08-29-2006, 04:41 PM
I haven't seen that tutorial, but I did what you described for a lego bike chain recently, using motion paths to control the chain links' motion. There's a thread outlining the expressions here (http://forums.cgsociety.org/showthread.php?t=382985), but there isn't much detail on how I set it up. I also had problems getting it to work the way I wanted, but I solved it for when the chain is moving at a constant rate. Relativity hanged whenever I put in the expression I would expect to work, and I never tracked down the problem.
How experienced with this stuff are you? I've been meaning to create a full tutorial, but it might take a few days as I'm pretty busy at the moment.
The overall technique I used was to create a single link, then make a spline path for the motion of the link. It is important to have the link's pivot point correctly set. There was some fiddling to make sure the length of the path was an integer number of links, mostly using rail clone to make sure the final link lined up with the first one. I then cloned a single vertex along the spline with equal distance between each vertex so that the links would move at a constant rate around the path and wouldn't slow down where the curve had denser points. I made a curve out of these new vertices, then imported the single link and this curve as a motion path into layout.
I then set up a guide null that followed the position information of the motion path. I used relativity to control the velocity of the null based on the motion of a control gear that the chain moved around. I then set up a further number of nulls that followed the guide null with a certain time delay, based on the angular velocity of the gear (to ensure that the distance between each link would be correct. This is where I had difficulty, because I'd rather use a constant distance seperation using minpath rather than a time seperation, but couldn't get it to work. This would mean that the chain could stop or change speed, whereas the time lag only works if no acceleration takes place. The last step to set everything up was to set up an expression so that each null pointed at the link in front, but only rotating on the relevant axis. I didn't use follower as it "snaps" when the pitch goes through vertical.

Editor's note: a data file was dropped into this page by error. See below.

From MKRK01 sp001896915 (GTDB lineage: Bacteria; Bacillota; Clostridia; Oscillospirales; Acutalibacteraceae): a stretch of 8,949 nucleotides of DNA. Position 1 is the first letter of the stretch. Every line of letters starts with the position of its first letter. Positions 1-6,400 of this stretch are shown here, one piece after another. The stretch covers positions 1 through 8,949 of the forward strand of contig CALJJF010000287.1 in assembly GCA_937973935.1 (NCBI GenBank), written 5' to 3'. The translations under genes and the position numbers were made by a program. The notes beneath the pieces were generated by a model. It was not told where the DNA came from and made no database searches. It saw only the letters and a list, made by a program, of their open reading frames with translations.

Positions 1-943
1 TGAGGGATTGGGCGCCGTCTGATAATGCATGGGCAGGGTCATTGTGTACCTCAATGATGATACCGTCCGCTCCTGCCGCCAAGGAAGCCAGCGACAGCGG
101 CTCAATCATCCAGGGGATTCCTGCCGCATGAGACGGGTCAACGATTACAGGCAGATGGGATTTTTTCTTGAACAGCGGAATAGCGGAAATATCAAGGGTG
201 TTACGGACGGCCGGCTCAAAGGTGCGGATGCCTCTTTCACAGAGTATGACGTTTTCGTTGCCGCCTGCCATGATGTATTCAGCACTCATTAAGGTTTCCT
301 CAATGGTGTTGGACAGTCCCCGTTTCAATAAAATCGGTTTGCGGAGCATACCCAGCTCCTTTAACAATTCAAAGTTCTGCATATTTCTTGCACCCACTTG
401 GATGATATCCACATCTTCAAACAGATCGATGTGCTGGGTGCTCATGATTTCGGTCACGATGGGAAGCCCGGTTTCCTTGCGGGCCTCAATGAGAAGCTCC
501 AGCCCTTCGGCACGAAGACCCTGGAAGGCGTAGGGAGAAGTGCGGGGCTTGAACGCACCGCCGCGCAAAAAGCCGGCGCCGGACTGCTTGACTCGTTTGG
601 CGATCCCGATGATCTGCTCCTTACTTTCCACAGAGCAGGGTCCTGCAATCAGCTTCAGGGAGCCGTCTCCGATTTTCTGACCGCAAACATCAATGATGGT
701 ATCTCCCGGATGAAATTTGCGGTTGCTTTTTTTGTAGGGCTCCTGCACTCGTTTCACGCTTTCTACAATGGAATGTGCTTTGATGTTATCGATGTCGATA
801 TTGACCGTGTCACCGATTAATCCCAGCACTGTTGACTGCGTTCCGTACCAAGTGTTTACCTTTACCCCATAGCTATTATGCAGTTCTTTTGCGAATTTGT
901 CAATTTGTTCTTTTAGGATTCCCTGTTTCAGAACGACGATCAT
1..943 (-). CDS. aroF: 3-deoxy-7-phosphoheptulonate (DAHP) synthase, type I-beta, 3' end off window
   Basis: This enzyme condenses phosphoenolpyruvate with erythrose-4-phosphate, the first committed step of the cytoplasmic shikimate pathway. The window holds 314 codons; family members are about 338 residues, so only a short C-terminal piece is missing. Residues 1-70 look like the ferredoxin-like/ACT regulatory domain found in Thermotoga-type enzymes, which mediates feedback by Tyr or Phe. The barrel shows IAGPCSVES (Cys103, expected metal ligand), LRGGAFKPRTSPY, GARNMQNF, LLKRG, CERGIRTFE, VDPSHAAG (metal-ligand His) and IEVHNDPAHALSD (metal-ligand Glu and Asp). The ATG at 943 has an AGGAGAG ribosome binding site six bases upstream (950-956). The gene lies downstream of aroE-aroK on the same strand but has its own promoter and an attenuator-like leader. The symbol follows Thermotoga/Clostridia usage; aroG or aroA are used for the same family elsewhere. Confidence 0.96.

At this point I had a system of nulls whizzing round the path, controlled by a driving gear. I then parented clones of the link to each of these nulls to finish. There's an animation on my thread which shows the results. This method is superior to the morph method as it a) moves correctly around corners, rather than each link moving linearly to the next position, and b) allows you to use eg. different coloured links that move around the path rather than jumping back to the start each time. However, I'd want to solve the problem with the path delay for it to be rigorous. If you've got your old .lws I'd be interested to see how that works to see if I can fix mine.
I hope that makes sense. Let me know if you have any queries, or if you'd like me to write a proper tutorial with more depth.
08-29-2006, 04:41 PM
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